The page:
Now, let's move on to my second question.  First, though, I want to return to the Inverted W example again. I have not met more than a few pitching coaches who can explain exactly what structures are affected by this mechanical flaw because they don't understand what functionally is taking place at the shoulder and elbow.  They don't understand that excessive glenohumeral (shoulder) horizontal abduction, extension, and external rotation can all lead to anterior glide of the humerus, creating more anterior instability and leading to injuries to the anterior glenohumeral ligaments and labrum.  Meanwhile, the biceps tendon picks up the slack as a crucial anterior stabilizer.  They also don't appreciate how these issues are exacerbated by poor rotator cuff function and faulty scapular stabilization patterns.  And, they don't appreciate that these issues are commonly present even in throwers who don't demonstrate an Inverted W pattern.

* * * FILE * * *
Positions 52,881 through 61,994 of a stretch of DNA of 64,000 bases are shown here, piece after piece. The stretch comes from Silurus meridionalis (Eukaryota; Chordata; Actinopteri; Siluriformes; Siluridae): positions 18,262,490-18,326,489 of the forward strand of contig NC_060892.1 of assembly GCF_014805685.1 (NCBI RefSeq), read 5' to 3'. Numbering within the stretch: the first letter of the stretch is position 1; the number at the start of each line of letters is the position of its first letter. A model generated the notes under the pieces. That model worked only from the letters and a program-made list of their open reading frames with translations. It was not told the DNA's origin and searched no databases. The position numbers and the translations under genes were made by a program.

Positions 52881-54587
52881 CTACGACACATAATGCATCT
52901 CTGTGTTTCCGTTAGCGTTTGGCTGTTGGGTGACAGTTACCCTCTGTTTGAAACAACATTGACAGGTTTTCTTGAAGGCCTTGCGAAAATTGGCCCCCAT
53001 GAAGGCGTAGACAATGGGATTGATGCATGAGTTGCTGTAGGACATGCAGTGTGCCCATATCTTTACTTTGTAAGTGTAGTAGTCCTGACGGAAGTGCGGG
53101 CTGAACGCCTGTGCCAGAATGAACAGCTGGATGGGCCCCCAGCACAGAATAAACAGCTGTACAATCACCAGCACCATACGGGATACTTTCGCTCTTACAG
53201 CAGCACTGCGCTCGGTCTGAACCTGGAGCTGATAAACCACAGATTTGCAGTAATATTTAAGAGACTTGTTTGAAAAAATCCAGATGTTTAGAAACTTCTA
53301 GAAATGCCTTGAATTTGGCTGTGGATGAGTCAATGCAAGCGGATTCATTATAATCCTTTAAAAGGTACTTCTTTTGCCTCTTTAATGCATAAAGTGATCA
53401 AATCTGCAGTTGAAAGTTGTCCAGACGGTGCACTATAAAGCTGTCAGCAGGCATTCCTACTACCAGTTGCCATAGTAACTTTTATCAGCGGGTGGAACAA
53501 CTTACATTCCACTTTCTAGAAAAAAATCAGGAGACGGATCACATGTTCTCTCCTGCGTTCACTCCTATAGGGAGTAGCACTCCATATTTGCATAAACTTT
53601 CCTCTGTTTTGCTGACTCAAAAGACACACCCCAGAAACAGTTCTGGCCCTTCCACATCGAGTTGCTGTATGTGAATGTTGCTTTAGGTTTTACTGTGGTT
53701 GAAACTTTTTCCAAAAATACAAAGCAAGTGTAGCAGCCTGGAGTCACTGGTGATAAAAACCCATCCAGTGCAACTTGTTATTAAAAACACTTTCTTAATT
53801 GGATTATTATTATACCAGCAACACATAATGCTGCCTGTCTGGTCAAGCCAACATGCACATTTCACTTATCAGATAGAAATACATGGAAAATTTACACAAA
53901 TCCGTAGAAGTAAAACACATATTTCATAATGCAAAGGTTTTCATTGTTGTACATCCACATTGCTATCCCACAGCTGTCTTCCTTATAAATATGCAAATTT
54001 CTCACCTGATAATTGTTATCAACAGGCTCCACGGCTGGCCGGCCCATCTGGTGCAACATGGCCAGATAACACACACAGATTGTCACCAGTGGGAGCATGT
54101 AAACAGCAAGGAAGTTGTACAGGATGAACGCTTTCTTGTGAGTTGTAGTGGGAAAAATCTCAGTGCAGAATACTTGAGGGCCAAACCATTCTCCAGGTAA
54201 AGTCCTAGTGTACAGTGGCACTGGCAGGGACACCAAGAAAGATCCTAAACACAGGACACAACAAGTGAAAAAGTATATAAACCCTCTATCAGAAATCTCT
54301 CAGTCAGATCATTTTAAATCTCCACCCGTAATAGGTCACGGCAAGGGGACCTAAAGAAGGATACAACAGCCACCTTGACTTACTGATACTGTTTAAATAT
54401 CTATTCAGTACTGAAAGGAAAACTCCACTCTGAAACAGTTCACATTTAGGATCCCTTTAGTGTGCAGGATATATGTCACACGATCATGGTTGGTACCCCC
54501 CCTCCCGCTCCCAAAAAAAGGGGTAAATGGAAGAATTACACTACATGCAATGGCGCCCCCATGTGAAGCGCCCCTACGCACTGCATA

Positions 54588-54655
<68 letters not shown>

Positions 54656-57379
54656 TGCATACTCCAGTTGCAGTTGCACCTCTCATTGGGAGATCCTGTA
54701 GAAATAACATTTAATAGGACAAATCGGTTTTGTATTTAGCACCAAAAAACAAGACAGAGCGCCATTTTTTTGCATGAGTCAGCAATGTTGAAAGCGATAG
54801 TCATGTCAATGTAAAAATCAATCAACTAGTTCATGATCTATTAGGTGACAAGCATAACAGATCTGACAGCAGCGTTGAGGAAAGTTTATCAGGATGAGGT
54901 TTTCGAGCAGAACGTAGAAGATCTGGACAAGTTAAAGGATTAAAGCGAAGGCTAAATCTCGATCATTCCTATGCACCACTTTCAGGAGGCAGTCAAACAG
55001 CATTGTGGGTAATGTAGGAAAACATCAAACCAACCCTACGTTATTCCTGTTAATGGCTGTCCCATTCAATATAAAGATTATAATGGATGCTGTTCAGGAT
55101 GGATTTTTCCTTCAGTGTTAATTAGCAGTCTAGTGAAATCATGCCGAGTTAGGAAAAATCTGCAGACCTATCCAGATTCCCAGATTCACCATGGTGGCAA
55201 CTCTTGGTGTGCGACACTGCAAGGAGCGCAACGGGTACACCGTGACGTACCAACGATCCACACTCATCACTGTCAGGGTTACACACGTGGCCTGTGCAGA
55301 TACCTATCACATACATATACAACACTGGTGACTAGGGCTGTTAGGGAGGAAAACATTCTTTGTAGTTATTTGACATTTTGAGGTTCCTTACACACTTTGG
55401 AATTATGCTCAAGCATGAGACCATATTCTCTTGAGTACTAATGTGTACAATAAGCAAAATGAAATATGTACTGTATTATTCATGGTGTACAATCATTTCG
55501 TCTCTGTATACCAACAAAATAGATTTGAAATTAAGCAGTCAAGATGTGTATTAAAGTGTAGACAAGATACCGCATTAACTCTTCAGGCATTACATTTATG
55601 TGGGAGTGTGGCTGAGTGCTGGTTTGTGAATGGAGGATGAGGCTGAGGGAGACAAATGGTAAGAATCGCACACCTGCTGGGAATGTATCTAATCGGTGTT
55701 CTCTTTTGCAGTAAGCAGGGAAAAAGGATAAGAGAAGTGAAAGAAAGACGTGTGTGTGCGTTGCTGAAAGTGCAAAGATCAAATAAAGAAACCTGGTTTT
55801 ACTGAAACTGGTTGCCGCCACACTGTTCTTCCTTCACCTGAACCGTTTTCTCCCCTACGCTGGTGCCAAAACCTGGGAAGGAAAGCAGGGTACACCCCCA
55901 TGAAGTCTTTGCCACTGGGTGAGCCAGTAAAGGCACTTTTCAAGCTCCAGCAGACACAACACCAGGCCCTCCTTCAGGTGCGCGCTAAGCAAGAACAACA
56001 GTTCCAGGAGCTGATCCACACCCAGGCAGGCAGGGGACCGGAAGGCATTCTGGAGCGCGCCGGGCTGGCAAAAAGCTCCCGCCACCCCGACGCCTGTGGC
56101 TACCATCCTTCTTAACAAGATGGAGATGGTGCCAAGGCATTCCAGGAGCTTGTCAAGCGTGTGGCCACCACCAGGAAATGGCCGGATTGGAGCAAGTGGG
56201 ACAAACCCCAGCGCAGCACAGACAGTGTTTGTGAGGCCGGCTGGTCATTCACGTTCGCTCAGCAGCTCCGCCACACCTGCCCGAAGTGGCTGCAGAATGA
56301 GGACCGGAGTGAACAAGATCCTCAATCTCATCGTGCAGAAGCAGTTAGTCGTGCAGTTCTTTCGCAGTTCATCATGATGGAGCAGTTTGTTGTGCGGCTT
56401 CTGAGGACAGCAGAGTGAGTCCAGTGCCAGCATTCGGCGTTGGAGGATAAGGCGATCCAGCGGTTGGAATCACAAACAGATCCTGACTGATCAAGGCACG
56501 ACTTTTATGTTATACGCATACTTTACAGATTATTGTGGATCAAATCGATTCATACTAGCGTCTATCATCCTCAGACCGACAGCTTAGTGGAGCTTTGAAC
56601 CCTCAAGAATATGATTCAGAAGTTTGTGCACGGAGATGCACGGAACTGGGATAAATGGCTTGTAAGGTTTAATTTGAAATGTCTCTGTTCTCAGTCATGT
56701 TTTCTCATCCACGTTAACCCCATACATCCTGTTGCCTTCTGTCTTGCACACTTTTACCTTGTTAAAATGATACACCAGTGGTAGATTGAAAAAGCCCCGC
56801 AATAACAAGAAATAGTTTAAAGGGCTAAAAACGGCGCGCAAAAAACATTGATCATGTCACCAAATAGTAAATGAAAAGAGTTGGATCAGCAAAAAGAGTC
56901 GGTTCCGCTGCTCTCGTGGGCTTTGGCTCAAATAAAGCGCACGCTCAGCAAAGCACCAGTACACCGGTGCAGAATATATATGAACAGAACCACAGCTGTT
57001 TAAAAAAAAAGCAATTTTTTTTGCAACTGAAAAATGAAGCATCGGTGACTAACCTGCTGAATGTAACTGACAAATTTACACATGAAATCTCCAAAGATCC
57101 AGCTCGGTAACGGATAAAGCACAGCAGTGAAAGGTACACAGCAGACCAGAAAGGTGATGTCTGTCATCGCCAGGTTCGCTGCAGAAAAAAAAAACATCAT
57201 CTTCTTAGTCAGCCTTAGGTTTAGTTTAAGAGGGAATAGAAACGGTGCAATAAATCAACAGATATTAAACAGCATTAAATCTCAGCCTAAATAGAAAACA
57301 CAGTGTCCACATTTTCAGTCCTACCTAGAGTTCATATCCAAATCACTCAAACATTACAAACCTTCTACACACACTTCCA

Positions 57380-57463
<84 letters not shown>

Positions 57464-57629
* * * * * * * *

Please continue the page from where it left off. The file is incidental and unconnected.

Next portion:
At the elbow, they also can't explain why, specifically, the Inverted W can lead to problems. They don't understand that the timing issue created by the "deep" set-up leads to greater valgus stress at lay-back because the arm lags.  They can't explain why some players have medial issues (UCL injuries, ulnar nerve irritation, flexor/pronator strains, and medial epicondyle stress fractures) while other players have lateral issues (little league elbow, osteochondritis dissecans of radial capitellum) from the same mechanical flaws.  They can't explain why a slider thrown from an Inverted W position would be more harmful than a curveball.

I can explain it to you - and I can explain it to my athletes so that they understand, too. I've also met a lot of medical professionals who can clearly outline how and why these structures are injured, but we aren't the ones coaching the pitchers on the mounds.  The pitching coaches are the ones in those trenches.